Reger came to favor C.F. Peters as a publisher in these years, in part because he preferred the overall look of their publications, citing them as “excellent” and “tasteful.” The other reason had to do with unreasonable fee structures being imposed by Bote & Bock, with whom he eventually severed ties.

Reger requested that a number of complimentary copies be sent to cellists in the area, including Prof. James Kwast, who premiered the work in January 1911.

Max Reger, 1910.

Max Reger, 1910. Photo: Max-Reger-Institut / Elsa Reger Foundation (MRI): Max Reger Curriculuum Vitae.

Unlike the other three sonatas, the fourth seemed to be received quite favorably, and was performed several more times that year.  The work has been recorded the most of any of the four sonatas, and has drawn the most musicological discussion due to a possible resemblance to another famous sonata.

An Allusion to Beethoven?

The fourth sonata follows the typical large-scale form for four-movement works in the late Romantic era. Though no evidence has been found in Reger’s writings, some scholars believe this to be Reger tipping his hat to one of his idols, Ludwig van Beethoven (who also got one of his publishing starts with C.F. Peters).

The first movement opens with the cello on its own, introducing a searching melodic figure starting with half notes. Many cellists hear a connection to the opening of Beethoven’s Cello Sonata No. 3, considered by some to be the first “true” cello sonata.

Beethoven’s Op. 69 gave the two instruments equal footing, rather than the piano holding most of the responsibilities and the cello functioning more as accompaniment (as is evident in Beethoven’s first two sonatas). Reger’s typical emotional language is clearly heard, with a piano texture slightly relaxed relative to the other sonatas. It loosely follows a sonata-allegro form.

Beethoven's opening and Reger's next to each other

Beethoven’s and Reger’s openings next to one another.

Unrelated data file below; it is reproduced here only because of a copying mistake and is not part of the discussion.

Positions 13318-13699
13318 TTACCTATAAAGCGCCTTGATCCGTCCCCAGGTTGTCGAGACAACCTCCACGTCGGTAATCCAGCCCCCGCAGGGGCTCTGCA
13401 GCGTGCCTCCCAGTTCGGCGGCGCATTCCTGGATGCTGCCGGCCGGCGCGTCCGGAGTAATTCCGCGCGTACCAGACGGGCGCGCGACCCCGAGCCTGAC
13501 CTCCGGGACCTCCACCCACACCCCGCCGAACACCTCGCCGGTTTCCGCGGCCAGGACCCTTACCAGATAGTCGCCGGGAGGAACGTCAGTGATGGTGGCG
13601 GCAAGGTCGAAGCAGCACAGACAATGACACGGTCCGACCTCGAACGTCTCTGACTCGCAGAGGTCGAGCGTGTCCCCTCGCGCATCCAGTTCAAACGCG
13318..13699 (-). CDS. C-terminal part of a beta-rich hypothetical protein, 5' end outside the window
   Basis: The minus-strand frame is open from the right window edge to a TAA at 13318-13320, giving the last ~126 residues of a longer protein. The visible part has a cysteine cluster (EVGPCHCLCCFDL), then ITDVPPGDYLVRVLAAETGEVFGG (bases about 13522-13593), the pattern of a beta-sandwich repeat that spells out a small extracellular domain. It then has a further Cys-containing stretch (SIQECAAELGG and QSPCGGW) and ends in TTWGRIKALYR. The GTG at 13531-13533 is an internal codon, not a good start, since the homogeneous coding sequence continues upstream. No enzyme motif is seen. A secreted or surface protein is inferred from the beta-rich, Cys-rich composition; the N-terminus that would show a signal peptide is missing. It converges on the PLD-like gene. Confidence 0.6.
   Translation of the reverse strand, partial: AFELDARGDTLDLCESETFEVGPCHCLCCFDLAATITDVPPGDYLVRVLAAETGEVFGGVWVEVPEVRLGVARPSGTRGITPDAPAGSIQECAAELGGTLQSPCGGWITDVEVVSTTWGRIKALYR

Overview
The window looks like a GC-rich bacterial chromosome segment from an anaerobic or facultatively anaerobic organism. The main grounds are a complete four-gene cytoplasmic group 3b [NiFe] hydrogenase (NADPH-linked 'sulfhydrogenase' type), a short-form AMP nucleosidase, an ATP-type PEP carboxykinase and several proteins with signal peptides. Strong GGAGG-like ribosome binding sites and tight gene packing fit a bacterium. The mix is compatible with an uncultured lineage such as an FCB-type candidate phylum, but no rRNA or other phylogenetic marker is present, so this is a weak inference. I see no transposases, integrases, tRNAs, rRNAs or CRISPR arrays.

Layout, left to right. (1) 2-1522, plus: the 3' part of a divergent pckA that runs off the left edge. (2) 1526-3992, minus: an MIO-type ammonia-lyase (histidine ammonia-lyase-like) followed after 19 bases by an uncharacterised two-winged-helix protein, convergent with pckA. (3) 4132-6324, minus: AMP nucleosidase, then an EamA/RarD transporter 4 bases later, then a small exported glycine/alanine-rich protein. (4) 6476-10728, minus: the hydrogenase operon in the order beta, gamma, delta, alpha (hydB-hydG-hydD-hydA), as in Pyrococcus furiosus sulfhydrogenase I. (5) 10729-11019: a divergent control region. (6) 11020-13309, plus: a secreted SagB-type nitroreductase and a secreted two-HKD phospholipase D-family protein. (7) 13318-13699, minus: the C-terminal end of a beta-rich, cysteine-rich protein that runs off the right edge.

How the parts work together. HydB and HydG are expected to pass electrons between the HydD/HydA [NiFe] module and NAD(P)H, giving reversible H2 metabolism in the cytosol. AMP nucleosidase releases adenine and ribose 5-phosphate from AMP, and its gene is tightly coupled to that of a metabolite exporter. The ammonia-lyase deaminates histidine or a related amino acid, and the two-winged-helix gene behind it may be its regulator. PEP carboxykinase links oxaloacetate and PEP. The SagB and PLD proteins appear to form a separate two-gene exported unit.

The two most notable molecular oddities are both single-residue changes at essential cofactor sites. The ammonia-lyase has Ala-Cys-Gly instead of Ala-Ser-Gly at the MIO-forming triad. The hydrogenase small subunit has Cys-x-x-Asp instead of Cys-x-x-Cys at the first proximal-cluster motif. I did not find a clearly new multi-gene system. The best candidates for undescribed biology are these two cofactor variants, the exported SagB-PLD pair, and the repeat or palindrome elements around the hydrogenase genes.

The second movement is brief and playful. A possible reference to Beethoven’s work is also easily heard here, the key being a minor with the use of a fast triple meter. There are many suddenly dynamic contrasts, and the cellist is faced with a number of very quick changes from arco to pizzicato, if one is to abide by Reger’s tempo indication.

The third movement is in one of Reger’s favorite keys for slow music, E Major. Beethoven’s sonata also has a brief slow movement in E Major that functions in part as an introduction to the last movement. Reger seems to enjoy using the third movement for music that functions more as an intermezzo than a slow movement in the true Romantic sense.

In both this sonata and the Op. 28, the movements do not have many clear “melodies” and are usually only four or five minutes long. The third movement here is also highly chromatic, as was typical for Reger in much of his music.

Reger ends the sonata with a rondo movement that oscillates between capricious and stormy, not a terribly uncommon occurrence in his music. The technical demands for the cellist rival that of the second sonata, with little use of double stops or any common extended techniques.

In what would become Reger’s last “stage” of his compositional career (though he only lived to be 43), he moved away from chamber music towards more orchestral music with voices.

It is possible to speculate that, had Reger lived a longer life, he would have composed more cello sonatas. The fourth offers an interesting performance project for cellists who might wish to pair it with the Beethoven A Major sonata.

Reger is one of few, if not the only, major composer to have written substantial works for cello and piano with a clear progression from the height of Romanticism to emerging Modernism. Playing through the trajectory of the four sonatas is a rewarding journey for any cellist.

Further Links

Don’t Miss Out

Don’t miss out on any articles, giveaways, exhibitions, and news from the Cello Museum – sign up for our weekly newsletter.